She applied the “Page 99 Test” to her new book, Regulating Style: Intellectual Property Law and the Business of Fashion in Guatemala, and reported the following:
Fashion knock-offs are everywhere. Even in the out-of-the-way markets of highland Guatemala, fake branded clothes offer a cheap, stylish alternative for people who can’t afford high-priced originals. Fashion companies have taken notice, ensuring that international trade agreements include stronger intellectual property (IP) protections to prevent and punish brand “piracy,” the unauthorized reproduction of trademarked brand names and logos. Regulating Style approaches the fashion industry from the perspective of indigenous Maya people who make and sell knock-offs, asking why they copy and wear popular brands, how they interact with legal frameworks and state agents who criminalize their livelihoods, and exploring the ethics and values that structure their trade.Learn more about Regulating Style at the University of California Press.
Rather conveniently for the purposes of this post, page 99 summarizes some of the main arguments put forth in one of the book’s central chapters. Here is a brief excerpt:IP protections are one set of legal mechanisms by which Guatemala is supposed to demonstrate that it is on the “progressive path” toward development and becoming a fully modern nation-state … and by which its citizens are to be reoriented toward formal, rational market participation. Maya businessmen are not strategically engaging in illegal behavior because of a proclivity toward crime, however. The values that inform their design, production, and marketing decisions cannot be described accurately in terms of a dualism between collectivist societies and Western individualism, as if concern for one’s neighbors and an ethic of sharing were antiquated features of a precapitalist or otherwise primitive national culture. Guatemalan apparel producers are not defying the law out of some kind of simple self-interest either. In point of fact, they are actively constructing an industry and a marketplace for fashionable garments in highland Guatemala at a felt distance from the rights-bearing corporations that seem so troubled by their “lawbreaking.”The point is that social scientists, policy makers, and the corporations that support strong IP protections tend to frame copying and imitation as culturally backwards, economically detrimental, and also morally wrong. But what do the people who copy fashion logos think about what they are doing? This excerpt hints at the fact that indigenous Maya people who design, make, and sell knock-off fashions place tremendous value on creativity and innovation and have their own ethics, explored at length in the book, regarding when and how one may copy. These on-the-ground realities of knock-off fashion production challenge the models of economic rationality and development on which IP law rests.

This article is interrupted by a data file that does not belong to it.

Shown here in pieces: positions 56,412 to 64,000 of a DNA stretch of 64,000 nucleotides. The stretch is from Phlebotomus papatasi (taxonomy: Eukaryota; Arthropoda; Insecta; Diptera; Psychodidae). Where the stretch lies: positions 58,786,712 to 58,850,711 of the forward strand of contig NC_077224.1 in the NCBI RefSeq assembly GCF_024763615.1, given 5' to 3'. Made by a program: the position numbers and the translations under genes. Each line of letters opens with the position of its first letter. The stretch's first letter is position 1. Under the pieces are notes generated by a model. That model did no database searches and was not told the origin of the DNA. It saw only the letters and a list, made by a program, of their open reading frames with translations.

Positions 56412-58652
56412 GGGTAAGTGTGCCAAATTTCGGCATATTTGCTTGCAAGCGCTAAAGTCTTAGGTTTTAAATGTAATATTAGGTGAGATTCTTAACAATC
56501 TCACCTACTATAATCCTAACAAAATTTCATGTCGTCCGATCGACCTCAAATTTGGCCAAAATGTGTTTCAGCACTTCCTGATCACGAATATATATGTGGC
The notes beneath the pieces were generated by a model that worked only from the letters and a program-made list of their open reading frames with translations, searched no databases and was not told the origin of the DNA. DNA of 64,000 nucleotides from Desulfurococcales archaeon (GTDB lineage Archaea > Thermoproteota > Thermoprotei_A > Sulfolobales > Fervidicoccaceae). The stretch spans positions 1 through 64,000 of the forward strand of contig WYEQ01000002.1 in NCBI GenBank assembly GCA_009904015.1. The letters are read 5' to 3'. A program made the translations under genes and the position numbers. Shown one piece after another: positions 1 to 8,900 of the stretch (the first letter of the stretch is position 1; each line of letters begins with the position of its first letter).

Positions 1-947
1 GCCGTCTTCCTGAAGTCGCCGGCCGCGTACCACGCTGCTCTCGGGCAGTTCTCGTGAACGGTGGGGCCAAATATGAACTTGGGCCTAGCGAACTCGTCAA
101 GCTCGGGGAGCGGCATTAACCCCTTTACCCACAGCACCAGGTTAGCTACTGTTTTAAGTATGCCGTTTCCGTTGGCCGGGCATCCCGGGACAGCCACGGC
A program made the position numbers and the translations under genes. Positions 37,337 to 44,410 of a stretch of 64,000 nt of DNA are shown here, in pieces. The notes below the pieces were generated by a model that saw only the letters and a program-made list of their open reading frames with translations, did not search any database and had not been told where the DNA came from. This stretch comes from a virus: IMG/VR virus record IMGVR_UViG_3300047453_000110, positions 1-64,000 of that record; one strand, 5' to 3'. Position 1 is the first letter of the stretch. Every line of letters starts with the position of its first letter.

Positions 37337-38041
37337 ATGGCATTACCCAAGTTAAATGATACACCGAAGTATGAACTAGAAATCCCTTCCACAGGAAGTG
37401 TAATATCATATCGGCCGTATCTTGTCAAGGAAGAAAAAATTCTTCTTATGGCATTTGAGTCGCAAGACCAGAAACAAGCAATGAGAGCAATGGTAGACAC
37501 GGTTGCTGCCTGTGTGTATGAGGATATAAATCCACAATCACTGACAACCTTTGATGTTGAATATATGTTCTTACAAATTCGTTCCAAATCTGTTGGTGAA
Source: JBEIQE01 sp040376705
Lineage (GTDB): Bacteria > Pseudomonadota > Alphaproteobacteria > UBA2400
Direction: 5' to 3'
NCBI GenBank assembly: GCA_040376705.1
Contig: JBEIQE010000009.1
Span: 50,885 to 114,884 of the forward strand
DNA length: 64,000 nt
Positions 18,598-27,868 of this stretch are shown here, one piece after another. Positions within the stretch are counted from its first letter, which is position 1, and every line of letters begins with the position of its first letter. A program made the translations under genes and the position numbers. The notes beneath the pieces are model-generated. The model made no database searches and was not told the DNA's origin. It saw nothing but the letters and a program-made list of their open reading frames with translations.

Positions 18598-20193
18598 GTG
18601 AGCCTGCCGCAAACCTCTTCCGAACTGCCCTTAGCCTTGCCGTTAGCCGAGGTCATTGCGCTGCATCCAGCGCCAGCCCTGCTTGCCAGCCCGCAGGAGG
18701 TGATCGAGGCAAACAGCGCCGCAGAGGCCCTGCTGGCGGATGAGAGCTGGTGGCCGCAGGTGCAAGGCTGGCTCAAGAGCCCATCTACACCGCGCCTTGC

Page 99 wraps up an argument about cultural difference and ethnographic specificity, but that is only one part of the story. The book goes on to demonstrate that IP law misconstrues the function of trademarks in the fashion system writ large – whether one is talking about highland Guatemala, Paris, or New York. In all of these fashion scenes, trademarked brand names and logos are commonly used as design elements and have an aesthetic role in the constitution of style. IP law claims, however, to protect signatures of corporate ownership and authenticity. This discrepancy (and others explored in the book) raises questions about why IP law matters for the global industry and what it accomplishes. My contention is that what is really at stake in enforcement efforts is the maintenance of racial, class, gender, and geographical divides that position some populations as rightful creators and consumers and others as mere copycats.